The Party is Financial Times reporter Richard McGregor's eye-opening investigation into China's Communist Party, and the integral role it has played in the country's rise as a global superpower and rival to the United States. Many books have examined China's economic rise, human rights record, turbulent history, and relations with the US; none until now, however, have tackled the issue central to understanding all of these issues: how the ruling communist government works. The Party delves deeply into China's secretive political machine.
Richard McGregor's The Party has been established as the book on China and its political leadership. It is indispensable to understanding what may soon become the most powerful country on earth, and here is it is newly updated to include material on the once-in-a-decade leadership changes taking place in November 2012.Newly updated version including analysis of the once-in-a-decade leadership changes taking place in November 2012China's Communist Party is the largest, most powerful political machine in the world. Here, Richard McGregor delves deeply into its inner sanctum, revealing how this secretive cabal keeps control of every aspect of the country - its military and media, legal system and businesses, even its religious organizations. How has the Party merged Marx, Mao and the market to create a global superpower? And what does this mean for the world?'Extraordinary', Sunday Times'Masterful ... entertaining and insightful', Economist'Superb ... an essential, riveting guide to how the rising power really works', Jonathan Fenby'If you read only one book about China this year, it should be this one. And if you do not read this book, you probably do not understand China today', Arthur Kroeber, China Economic Quarterly'A compelling exploration of the world's largest and most successful political machine', New Statesman'A book that is as informative as it is entertaining ... China has been transformed. The system that takes the credit is brilliantly described by McGregor', Chris Patten, Financial TimesHaving joined the Financial Timesin 2000 in Shanghai and being appointed China bureau chief in 2005, Richard McGregor is now Washington Bureau Chief for the FT. McGregor has won numerous awards throughout his nearly two decades of reporting from north Asia, including a 2010 Society of Publishers in Asia Editorial Excellence Award for his coverage on the Xinjiang Riots and 2008 SOPA Awards for Editorial Intelligence. He has spent twenty years in north Asia, starting in Taiwan, and then in Tokyo, Hong Kong and Beijing, where he established offices for The Australian newspaper. He has also contributed articles and reports to the BBC, the International Herald Tribune and the Far Eastern Economic Review.
China's political and economic growth in the past three decades is one of astonishing, epochal dimensions. The country has undergone a remarkable transformation on a scale similar to that of the Industrial Revolution in the West. The most remarkable part of this transformation, however, has been left largely untold—the central role of the Chinese Communist Party. As an organization alone, the Party is a phenomenon of unique scale and power. Its membership surpasses seventy-three million, and it does more than just rule a country. The Party not only has a grip on every aspect of government, from the largest, richest cities to the smallest far-flung villages in Tibet and Xinjiang, it also has a hold on all official religions, the media, and the military. The Party presides over large, wealthy state-owned businesses, and it exercises control over the selection of senior executives of all government companies, many of which are in the top tier of the Fortune 500 list.In The Party, Richard McGregor delves deeply into China's inner sanctum for the first time, showing how the Communist Party controls the government, courts, media, and military, and how it keeps all corruption accusations against its members in-house. The Party's decisions have a global impact, yet the CPC remains a deeply secretive body, hostile to the law, unaccountable to anyone or anything other than its own internal tribunals. It is the world's only geopolitical rival of the United States, and is steadfastly poised to think the worst of the West. In this provocative and illuminating account, Richard McGregor offers a captivating portrait of China's Communist Party, its grip on power and control over China, and its future.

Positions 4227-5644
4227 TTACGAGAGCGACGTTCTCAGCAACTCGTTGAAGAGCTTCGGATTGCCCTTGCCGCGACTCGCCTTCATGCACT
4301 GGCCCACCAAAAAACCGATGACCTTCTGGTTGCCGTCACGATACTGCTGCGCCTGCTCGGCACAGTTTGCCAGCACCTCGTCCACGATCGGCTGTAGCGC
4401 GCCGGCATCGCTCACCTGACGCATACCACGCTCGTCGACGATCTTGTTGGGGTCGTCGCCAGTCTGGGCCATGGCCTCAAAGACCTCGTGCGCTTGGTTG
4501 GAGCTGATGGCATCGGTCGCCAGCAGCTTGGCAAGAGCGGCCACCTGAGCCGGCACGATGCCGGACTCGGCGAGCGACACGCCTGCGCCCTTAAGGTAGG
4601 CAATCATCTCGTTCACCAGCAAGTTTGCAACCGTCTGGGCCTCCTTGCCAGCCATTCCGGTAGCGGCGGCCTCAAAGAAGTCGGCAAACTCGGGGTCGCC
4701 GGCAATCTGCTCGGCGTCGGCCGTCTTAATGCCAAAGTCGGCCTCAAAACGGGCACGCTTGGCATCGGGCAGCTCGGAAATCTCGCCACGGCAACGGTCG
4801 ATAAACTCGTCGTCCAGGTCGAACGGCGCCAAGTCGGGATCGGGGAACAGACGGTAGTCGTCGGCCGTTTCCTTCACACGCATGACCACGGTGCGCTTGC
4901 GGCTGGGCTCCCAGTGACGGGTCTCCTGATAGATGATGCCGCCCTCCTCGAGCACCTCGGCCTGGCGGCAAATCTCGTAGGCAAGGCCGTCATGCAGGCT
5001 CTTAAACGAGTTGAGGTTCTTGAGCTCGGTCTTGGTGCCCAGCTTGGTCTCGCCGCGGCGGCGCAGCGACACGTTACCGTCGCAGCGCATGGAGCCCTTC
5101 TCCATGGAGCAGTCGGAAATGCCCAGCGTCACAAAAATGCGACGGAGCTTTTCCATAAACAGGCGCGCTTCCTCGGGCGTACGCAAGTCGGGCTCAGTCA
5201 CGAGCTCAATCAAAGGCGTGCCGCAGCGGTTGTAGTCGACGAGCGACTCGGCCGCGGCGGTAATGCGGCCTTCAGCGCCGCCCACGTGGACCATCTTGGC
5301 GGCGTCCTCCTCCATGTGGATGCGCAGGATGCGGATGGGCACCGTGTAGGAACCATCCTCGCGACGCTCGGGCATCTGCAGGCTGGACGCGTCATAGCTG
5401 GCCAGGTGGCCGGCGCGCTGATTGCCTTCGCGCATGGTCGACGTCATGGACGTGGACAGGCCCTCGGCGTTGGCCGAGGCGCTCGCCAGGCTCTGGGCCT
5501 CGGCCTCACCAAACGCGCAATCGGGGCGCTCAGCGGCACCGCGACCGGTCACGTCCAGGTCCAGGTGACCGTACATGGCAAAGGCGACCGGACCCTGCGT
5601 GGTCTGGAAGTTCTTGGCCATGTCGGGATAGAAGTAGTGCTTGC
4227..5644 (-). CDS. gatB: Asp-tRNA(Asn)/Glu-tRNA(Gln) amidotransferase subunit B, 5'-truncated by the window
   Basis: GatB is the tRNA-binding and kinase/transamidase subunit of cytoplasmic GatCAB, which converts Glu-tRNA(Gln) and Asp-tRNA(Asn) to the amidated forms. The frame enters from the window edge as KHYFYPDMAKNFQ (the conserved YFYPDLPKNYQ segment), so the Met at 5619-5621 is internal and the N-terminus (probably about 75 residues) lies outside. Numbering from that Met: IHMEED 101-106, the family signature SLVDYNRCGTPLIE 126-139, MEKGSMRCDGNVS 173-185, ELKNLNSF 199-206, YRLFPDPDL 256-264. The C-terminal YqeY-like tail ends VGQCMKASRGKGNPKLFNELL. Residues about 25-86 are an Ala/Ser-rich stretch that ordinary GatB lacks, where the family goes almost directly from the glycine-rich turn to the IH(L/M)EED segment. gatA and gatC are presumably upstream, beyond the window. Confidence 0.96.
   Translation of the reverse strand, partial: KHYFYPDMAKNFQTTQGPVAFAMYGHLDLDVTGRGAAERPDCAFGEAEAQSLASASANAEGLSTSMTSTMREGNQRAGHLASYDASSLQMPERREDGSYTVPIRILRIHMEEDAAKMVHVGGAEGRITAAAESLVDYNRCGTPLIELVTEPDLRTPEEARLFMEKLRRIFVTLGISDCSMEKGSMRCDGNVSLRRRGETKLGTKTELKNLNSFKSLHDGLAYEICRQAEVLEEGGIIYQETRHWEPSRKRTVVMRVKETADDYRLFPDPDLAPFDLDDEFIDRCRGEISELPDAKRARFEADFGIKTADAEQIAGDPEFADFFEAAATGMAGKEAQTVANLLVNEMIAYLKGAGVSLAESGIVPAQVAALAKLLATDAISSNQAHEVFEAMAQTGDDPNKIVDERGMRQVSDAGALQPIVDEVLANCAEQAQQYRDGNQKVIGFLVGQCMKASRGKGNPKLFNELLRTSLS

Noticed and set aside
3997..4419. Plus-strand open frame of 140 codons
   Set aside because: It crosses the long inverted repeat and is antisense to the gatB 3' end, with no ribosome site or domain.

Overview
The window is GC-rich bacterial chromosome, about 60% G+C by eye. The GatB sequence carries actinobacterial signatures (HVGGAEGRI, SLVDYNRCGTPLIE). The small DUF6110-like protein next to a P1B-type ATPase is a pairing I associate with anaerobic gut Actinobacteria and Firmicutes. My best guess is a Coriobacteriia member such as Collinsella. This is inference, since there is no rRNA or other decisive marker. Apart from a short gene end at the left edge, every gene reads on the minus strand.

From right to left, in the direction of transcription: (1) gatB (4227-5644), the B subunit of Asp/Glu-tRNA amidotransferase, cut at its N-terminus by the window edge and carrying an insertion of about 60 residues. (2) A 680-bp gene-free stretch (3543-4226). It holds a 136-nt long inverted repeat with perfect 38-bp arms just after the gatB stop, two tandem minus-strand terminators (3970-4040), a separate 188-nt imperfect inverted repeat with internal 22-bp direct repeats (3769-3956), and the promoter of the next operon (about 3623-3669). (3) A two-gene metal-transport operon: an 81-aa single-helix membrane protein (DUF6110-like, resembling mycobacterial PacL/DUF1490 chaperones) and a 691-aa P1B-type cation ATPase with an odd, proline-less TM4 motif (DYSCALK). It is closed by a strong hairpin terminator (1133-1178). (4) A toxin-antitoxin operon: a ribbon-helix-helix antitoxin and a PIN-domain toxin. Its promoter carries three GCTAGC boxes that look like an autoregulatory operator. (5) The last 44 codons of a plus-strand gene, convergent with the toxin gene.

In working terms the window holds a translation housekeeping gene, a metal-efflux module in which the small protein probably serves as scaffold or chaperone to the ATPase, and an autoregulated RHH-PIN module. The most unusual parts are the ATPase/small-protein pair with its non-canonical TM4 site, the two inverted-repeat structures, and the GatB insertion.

But McGregor points out that "Lenin, who designed the prototype used to run communist countries around the world, would recognize the (Chinese) model immediately." Case in point: the Central Organization Department, the party's vast and opaque human resources agency. It has no public phone number, and there is no sign on the building it occupies near Tiananmen Square. Guardian of the party's personnel files, the department handles key personnel decisions not only in the government but also in business, media, the judiciary and even academia.
The Chinese Communist Party's great success, despite the collapse of communism in the Soviet Union and across Eastern Europe, has obliterated Western wishful thinking about the "end of history" and the world's inexorable march toward liberal democracy. "The Chinese communist system is, in many ways, rotten, costly, corrupt and often dysfunctional," McGregor observes. "But the system has also proved to be flexible and protean enough to absorb everything that has been thrown at it, to the surprise and horror of many in the west." 2b1af7f3a8